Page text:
Trading Post

September 11th, 2013 by Ric Hanson

FOR SALE: A 19-foot chest-type freezer. Works good. $90. Call 243-1610.

FOR SALE: 3 Iowa vs. Iowa State Football tickets.  South Endzone seats in section AA.  Call or text with best offer 712-520-2103. Sold

WANTED:  Storm door, 32″ x 80″.  Call 712-254-4170.

TO GIVE AWAY:  several bicycles.  Call 712-304-4262.

FOR SALE:  Truck items, including tool boxes, grill guards, 84 door skins.  CAll 712-304-4262.

FOR SALE:  16 foot swimming pool with ladder, filter and cover.  $100.  Call 712-304-4262.

FREE:  32″ x 80″ aluminum storm door.  Also a bathroom stool.  Call 249-7483.

FREE:  electric treadmill.  Call 243-2437.

Atlantic P& Z passes resolution pertaining to POET ethanol transfer station


September 11th, 2013 by Ric Hanson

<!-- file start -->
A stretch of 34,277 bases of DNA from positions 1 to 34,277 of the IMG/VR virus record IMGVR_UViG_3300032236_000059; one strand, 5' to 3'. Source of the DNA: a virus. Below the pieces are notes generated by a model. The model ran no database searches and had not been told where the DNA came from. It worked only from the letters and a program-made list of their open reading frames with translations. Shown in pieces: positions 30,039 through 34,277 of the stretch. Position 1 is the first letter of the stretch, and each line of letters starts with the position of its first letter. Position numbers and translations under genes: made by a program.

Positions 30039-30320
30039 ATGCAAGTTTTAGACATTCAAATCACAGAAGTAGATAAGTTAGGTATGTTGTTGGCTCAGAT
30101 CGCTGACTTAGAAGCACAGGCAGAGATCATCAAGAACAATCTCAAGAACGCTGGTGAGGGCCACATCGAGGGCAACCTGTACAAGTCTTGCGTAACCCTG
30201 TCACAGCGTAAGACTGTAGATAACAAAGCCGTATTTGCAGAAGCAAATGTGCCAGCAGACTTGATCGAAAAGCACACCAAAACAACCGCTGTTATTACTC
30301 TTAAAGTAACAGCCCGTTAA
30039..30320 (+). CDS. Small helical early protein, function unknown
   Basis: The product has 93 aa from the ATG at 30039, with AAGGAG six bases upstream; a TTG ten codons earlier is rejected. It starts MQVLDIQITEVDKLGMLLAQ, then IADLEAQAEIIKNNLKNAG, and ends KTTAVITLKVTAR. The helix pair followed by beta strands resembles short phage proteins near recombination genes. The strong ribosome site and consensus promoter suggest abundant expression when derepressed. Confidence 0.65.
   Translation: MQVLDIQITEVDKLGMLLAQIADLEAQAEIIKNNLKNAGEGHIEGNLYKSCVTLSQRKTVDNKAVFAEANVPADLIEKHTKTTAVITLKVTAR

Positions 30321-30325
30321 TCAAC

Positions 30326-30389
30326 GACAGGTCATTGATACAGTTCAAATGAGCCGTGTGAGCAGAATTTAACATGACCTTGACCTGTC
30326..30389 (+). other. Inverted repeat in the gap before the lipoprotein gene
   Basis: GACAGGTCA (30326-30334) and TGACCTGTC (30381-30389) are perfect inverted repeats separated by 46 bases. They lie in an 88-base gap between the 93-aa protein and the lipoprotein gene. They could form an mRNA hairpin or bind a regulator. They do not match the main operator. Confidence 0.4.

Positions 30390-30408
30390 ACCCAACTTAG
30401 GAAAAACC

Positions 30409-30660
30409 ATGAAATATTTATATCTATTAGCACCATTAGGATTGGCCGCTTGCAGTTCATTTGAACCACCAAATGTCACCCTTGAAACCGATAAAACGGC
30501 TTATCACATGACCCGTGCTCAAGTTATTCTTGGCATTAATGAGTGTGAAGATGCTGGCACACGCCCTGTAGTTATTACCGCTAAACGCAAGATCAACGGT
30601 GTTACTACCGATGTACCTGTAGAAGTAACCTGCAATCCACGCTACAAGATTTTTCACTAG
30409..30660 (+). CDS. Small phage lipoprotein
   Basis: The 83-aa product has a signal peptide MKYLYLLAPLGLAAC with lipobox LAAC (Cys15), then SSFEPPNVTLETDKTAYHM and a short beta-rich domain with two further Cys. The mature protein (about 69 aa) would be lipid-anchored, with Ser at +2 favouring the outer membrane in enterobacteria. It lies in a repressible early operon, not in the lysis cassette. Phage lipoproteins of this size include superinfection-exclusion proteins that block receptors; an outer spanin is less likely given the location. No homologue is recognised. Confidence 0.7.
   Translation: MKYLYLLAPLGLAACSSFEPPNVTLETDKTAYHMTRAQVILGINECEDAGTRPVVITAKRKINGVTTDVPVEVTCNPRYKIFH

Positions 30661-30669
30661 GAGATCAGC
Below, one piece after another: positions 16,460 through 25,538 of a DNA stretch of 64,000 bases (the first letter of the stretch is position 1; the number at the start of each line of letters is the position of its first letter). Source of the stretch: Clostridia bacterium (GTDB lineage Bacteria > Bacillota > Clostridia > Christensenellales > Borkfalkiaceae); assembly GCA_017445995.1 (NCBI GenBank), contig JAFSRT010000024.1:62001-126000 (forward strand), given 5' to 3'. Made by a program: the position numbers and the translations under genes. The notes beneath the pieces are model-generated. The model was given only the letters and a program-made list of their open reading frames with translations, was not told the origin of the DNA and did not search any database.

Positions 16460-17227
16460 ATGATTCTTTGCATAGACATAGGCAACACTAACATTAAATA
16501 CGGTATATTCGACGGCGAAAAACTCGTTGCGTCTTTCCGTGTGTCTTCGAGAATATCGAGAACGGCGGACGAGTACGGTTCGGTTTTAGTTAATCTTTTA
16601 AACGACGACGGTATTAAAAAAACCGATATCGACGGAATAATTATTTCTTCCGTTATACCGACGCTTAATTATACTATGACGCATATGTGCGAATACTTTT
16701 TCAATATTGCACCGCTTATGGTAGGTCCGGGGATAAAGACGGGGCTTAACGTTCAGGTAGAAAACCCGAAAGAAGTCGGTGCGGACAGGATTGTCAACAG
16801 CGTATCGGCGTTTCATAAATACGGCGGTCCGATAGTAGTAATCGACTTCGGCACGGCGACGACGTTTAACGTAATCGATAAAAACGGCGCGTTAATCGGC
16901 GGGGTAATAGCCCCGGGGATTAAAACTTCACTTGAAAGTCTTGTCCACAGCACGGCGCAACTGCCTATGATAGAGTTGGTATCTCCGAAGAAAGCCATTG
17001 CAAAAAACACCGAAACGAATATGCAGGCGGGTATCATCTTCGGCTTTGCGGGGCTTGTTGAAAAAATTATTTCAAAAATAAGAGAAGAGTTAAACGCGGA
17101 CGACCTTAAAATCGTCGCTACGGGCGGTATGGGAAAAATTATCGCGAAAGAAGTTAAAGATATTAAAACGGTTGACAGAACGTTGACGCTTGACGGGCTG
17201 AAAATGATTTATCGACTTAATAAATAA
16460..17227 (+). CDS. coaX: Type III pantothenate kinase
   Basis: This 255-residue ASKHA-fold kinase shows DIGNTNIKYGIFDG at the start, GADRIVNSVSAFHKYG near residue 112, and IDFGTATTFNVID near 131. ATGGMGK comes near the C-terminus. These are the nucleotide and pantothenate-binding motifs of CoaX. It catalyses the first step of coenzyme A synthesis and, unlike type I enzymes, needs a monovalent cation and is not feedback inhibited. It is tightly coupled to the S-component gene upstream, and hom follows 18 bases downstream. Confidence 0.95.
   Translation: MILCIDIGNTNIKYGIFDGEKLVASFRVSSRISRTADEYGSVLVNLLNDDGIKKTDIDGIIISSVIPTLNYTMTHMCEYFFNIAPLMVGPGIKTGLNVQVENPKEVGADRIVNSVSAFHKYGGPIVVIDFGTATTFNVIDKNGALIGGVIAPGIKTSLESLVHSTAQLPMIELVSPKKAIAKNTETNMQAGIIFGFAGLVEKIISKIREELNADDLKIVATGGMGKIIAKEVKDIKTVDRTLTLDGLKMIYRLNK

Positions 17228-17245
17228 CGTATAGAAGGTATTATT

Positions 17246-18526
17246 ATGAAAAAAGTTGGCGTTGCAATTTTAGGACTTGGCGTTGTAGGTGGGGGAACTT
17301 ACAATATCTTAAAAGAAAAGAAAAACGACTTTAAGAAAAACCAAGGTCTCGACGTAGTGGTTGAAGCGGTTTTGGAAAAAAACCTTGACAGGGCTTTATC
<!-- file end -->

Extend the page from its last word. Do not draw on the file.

Members of the City of Atlantic’s Planning and Zoning Commission gathered Tuesday evening at City Hall, and expressed their displeasure with the way Poet Bio-refining, LLC began construction of a ethanol transfer station near the downtown area. When finished, the station will allow semi tanker trucks full of ethanol to transfer their loads derived from a processing facility in Coon Rapids, into railroad cars.

Zoning Administrator John Lund said the City wasn’t notified about the company’s intentions until well after work had begun on the project. Word about the project came on or about August 22nd, and it was from a citizen, not from officials with Poet.